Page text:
Vaxxas’ COVID-19 vaccine is a recombinant SARS-CoV-2 spike glycoprotein, termed HexaPro, which has been stabilized in its prefusion conformation by removal of the furin cleavage site and the inclusion of six stabilizing proline mutations.
According to the preclinical study, vaccination ‘induced enhanced T-cell and spike-specific antibody responses as compared to needle-and-syringe delivery of the same vaccine in an animal model’, while the vaccine provided complete protection in a lethal challenge study.
While the vaccine was based on the spike of the Wuhan-Hu-1 reference strain, the authors say serum antibody levels demonstrate the potential to 'potently neutralize' emerging isolates including those from the B.1.1.7 lineage (‘ UK strain’) and B.1.351 lineage (‘South African’) among potentially other strains.
"Based on our results, we believe that Vaxxas’ HD-MAP could offer a compelling solution that importantly could use less vaccine and potentially could be readily distributed without refrigeration for self-administration,” said David A. Muller, Advance Queensland Industry Research Fellow, School of Chemistry and Molecular Biosciences, The University of Queensland.
“This combination could make the HD-MAP extremely well suited to support the massive need for global population vaccination and, indeed, we believe that HD-MAP offers a superior alternative to conventional needle-and-syringe.”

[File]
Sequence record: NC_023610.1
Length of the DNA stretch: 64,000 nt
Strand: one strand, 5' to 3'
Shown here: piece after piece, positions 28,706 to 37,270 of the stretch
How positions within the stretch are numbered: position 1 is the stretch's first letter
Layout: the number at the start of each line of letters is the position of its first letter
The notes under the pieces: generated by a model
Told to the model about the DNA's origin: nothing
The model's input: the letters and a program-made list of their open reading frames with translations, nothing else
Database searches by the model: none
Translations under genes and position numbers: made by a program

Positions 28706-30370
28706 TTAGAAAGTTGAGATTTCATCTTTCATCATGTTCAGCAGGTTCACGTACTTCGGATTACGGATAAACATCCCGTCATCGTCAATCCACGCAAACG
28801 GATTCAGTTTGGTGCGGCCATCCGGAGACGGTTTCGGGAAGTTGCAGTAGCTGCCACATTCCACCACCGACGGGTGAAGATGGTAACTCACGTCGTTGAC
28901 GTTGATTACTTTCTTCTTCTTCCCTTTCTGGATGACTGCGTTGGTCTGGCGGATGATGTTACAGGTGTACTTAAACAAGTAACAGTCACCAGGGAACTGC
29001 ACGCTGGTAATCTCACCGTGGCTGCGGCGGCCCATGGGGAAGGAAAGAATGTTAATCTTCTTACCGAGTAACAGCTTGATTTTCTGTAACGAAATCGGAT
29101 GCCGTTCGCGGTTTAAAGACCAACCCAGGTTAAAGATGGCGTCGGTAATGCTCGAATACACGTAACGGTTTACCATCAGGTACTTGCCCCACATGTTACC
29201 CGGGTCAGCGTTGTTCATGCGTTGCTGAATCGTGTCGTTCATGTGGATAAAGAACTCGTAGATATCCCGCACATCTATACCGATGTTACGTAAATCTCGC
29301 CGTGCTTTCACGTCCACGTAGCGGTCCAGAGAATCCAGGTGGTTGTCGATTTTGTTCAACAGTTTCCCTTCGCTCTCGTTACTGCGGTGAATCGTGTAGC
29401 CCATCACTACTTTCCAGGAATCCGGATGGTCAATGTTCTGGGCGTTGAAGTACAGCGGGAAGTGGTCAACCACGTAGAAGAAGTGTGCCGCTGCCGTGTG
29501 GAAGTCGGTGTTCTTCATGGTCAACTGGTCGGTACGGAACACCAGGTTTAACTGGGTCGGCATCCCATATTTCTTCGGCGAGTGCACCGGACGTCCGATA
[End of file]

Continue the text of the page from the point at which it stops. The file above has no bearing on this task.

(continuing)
Skin patch potential
Brisbane-headquartered Vaxxas was founded in 2011, setting out with a pipeline of influenza, polio and bacterial infection vaccines.
Its platform uses a high density micro-array patch (HD-MAP), which vaccinates by applying a patch to the skin for a few seconds. It is engineered to directly deposit the vaccine among a dense population of key immune cells in the skin for an ‘efficient and effective immune response’.
Potential advantages of the platform go beyond overcoming a fear of needles. Such vaccines could be self-administered rather than requiring a healthcare setting; while the tech does not require refrigeration. The preclinical study was based on using a single dose, rather than two doses (and studies for other single dose vaccines have required a higher dose than the 2 µg used by Vaxxas).
Another point of interest in the preclinical study was that the same responses were not seen when the same vaccine was delivered via needle-and-syringe with adjuvantation.
“HD-MAP spike vaccines are stable, immunogenic, and protective against virus challenge in mice after a single dose. These finding represent a substantial improvement in many areas of SARS-CoV-2 vaccination and offers a promising alternative to currently available vaccines that warrants further investigation in the context of human SARS15 CoV-2 infection,” write the authors in the preprint study.
Dry coating tech
The SARS-CoV-2 spike subunit vaccine is dry-coated on the HD-MAP patch using proprietary systems and technology developed by Vaxxas. These dry-coating technologies and potential for self-administration build upon clinical and other demonstration work being done for the United States Biomedical Advanced Research and Development Authority (BARDA) on pandemic influenza vaccination.
The skin-patch tech has also been used in a Phase 1 clinical trial against influenza: where the immune response was shown to be 'significantly higher and have faster onset' than by intramuscular injection at comparable doses.